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Review: Spider-Man 3

By Michael Hirsh

May 31, 2007

I know what *I* want for Christmas.

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I recall an episode of the Simpsons in which Mrs. Krabappel shows a filmstrip called "Sand." Ever since, I have had a pretty low opinion of sand as something exciting. After seeing Spider-Man 3, my opinion remains unchanged. Apparently, a $300 million budget, three villains, and Tobey Maguire dancin' like a fool do not make a good movie. Spider-Man 3 was bloated, long, and despite some absolutely amazing special features, boring for long stretches.


This time around, Spidey (Tobey Maguire) has to contend with Venom ( Topher Grace, the poor man's Tobey Maguire), Sandman (Thomas Haden Church, aka Lowell from Wings), and that pesky New Goblin (box office poison James Franco) along with a sulky Mary Jane (Kirsten Dunst) and a hot blonde (Bryce Dallas Howard). Despite a running time of two hrs and 20 minutes, poor Sam Raimi can't create a cohesive story. However, he does provide some truly fantastic action sequences thanks to some absolutely stunning special effects, including a brilliant montage of - yup, you guessed it - sand coming together to form Sandman. Unfortunately, for every cool fight scene, there are along stretches of dialogue that bog down the rest of the film.


Not helping the cause was the cast, who seemed to resigned to mediocre acting. Maguire seems right at home as Parker and he still manages to keep that innate sense of nerdiness that the character possesses, which makes his transcendence to the dark side, or black costume, so unconvincingly silly. At no point does he fool the audience into thinking that Spider-Man has turned into an angrier, badder guy despite the bangs and black eyeliner. In fact, he only succeeds in looking a lot like Bright Eyes.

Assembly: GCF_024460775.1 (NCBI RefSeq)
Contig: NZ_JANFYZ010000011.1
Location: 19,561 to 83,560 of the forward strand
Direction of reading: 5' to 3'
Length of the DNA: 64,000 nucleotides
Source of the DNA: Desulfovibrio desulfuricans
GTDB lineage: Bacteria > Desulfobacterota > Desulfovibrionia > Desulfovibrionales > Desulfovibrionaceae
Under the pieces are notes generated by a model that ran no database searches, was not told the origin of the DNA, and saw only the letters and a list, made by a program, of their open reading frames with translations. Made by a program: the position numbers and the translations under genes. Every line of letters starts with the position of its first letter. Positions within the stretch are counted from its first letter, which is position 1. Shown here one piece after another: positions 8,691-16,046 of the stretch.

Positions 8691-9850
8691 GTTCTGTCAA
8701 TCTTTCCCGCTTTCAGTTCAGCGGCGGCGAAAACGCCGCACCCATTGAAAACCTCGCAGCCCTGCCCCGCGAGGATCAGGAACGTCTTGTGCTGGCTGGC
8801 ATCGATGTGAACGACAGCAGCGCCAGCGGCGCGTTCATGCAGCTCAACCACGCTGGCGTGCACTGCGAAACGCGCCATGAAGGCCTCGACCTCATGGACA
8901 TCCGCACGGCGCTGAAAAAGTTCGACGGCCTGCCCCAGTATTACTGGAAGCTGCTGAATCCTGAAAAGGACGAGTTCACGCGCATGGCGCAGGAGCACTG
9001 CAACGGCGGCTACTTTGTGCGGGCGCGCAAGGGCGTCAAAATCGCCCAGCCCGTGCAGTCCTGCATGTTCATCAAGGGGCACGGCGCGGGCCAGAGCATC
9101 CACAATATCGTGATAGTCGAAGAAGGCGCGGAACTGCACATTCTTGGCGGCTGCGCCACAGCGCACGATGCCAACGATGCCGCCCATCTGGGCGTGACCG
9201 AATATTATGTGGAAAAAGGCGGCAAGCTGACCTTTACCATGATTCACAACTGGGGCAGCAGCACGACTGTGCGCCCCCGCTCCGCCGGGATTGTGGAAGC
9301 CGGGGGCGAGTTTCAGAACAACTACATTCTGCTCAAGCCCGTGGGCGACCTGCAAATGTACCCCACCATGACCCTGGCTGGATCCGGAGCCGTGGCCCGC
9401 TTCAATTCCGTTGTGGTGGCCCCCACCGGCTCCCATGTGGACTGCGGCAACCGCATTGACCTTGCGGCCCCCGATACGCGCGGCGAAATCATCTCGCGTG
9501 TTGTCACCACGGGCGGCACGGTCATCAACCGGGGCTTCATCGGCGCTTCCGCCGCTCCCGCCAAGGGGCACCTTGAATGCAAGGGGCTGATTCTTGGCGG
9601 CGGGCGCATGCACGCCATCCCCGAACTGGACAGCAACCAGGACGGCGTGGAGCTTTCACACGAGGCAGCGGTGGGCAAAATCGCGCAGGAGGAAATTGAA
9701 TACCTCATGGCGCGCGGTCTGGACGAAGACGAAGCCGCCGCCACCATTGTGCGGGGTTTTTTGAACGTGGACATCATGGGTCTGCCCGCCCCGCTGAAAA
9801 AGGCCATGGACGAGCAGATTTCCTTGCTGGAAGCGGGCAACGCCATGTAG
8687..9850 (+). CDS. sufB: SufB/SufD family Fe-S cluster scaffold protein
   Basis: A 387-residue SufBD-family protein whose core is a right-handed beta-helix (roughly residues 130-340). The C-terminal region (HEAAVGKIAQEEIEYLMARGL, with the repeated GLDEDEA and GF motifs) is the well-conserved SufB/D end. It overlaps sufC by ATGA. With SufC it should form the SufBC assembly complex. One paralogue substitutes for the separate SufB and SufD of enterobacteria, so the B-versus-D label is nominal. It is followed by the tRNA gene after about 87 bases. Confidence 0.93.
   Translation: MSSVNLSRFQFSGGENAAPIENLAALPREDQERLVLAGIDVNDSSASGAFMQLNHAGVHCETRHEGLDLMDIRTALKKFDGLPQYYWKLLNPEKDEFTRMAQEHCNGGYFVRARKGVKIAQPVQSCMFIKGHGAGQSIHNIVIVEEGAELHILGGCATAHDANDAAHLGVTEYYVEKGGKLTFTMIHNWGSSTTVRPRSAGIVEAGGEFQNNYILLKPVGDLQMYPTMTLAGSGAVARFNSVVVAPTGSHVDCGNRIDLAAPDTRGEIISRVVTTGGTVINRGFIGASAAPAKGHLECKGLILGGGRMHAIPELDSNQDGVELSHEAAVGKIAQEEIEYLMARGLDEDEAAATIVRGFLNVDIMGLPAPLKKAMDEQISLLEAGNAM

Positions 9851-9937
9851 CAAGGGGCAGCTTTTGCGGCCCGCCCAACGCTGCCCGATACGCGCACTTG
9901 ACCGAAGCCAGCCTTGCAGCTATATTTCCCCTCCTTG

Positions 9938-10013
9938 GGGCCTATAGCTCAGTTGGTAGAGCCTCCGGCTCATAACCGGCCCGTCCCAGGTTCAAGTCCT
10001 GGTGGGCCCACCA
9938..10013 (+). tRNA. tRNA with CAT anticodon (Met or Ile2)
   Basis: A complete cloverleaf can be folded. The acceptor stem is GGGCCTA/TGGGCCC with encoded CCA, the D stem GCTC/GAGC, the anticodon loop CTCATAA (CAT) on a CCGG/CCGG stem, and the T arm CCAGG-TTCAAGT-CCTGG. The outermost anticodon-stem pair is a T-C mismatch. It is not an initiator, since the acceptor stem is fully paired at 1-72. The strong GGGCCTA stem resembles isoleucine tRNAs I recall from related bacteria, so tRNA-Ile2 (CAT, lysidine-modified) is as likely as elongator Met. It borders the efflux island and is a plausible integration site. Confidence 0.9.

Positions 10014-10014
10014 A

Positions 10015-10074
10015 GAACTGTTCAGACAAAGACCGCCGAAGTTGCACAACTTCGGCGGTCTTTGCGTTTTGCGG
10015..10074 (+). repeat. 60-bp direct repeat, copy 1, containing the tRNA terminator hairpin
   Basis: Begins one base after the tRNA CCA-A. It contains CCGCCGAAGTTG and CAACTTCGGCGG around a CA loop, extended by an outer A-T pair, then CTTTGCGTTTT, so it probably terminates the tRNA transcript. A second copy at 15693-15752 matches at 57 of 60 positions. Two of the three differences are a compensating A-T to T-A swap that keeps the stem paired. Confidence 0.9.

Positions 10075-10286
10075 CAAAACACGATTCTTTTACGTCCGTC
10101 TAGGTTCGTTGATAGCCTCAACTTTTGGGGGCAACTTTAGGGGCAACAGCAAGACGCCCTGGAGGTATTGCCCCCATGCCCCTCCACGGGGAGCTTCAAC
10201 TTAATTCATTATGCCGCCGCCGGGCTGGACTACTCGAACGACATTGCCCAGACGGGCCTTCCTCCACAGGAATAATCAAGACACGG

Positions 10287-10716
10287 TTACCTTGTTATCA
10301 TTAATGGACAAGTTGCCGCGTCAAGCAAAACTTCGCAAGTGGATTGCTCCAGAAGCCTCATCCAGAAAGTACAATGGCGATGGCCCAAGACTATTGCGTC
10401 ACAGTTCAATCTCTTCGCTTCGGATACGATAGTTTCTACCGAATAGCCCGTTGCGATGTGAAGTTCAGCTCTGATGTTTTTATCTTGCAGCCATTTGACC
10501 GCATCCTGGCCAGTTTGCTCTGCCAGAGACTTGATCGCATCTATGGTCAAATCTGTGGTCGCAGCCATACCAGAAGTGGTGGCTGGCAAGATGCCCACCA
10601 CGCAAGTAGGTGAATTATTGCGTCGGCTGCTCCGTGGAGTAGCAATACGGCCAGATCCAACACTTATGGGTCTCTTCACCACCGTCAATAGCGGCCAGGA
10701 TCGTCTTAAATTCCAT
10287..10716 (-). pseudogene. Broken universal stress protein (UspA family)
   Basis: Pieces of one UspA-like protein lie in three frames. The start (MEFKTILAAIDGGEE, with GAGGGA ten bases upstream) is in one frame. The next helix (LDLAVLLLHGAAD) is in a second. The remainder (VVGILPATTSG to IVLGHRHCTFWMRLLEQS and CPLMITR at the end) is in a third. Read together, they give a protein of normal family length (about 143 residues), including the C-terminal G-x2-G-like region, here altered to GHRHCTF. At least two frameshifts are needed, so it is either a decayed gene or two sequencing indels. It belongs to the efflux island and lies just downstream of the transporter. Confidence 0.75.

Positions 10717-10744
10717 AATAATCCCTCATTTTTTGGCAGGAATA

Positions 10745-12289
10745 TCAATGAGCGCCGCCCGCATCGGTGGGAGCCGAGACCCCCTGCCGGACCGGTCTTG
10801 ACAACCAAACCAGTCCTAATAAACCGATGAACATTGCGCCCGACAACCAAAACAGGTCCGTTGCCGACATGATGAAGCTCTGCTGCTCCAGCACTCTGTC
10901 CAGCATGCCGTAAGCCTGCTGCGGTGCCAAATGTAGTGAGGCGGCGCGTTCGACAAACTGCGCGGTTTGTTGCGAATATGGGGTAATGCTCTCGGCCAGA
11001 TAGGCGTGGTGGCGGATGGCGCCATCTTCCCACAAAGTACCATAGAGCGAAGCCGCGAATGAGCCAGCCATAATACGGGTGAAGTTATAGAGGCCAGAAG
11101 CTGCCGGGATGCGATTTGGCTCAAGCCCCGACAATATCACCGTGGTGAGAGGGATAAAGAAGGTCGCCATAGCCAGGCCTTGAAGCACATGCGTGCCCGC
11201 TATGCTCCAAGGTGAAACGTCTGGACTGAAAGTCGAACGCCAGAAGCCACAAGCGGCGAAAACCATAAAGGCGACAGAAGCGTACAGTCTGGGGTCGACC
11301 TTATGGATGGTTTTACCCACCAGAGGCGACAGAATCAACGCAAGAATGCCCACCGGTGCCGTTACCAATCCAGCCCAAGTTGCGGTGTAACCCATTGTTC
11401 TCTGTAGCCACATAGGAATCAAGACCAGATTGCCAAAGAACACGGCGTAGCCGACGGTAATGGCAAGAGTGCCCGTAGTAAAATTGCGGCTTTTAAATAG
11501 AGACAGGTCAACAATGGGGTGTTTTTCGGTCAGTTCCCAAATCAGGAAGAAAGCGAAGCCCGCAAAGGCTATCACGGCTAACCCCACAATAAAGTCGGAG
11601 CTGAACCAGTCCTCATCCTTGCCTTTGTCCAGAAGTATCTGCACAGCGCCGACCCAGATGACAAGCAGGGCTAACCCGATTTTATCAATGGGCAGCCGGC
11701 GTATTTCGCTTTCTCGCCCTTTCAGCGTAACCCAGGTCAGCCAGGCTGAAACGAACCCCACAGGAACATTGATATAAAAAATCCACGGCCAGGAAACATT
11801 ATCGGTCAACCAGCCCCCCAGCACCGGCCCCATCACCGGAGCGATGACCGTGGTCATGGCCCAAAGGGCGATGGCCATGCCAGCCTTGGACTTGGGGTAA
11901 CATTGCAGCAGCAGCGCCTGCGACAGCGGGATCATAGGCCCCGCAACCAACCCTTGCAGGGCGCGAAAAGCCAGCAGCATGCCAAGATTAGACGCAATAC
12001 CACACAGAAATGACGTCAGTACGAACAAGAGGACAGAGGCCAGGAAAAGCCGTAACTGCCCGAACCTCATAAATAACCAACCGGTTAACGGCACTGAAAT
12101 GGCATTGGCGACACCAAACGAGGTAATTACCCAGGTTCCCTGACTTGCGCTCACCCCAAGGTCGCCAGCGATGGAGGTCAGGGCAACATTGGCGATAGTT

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The rest of the cast is ordinary with no particular performance standing out aside from J.K. Simmons' always amusing depiction of J.J. Jameson, the choleric editor of the Daily Bugle. James Franco delivers his half lines with a Forest Gump-like sense of wonder after his character suffers an amnesiac head injury during a fight with Spidey. The other half of his performance is the normal, wooden, blank delivery we have seen Franco deliver in Flyboys, Annapolis, and any other artistic debacle that bears his name. Kirsten Dunst turns in a whinier-than-usual performance as the long-suffering Mary Jane. Thomas Haden Church, as Sandman, didn't really need to do much as the sand pretty much controlled the show. Topher Grace can always be relied upon to deliver a solid performance and played the part of Venom with his Eric Forman-like wit when possible. Grace aside, it says something when Raimi regular and B-movie icon Bruce Campbell is the most valuable asset to the cast and to the film. He delivered his usual cameo with humor and bravado and succeeded in having the most memorable non-computerized scene of the entire movie.

Spider-Man 3 wasn't awful, though the general consensus with the critics and the public seems to be "awesome special effects, mediocre everything else". See it in IMAX or try to get a hold of that sand filmstrip, it's probably more interesting than the movie


     


 
 

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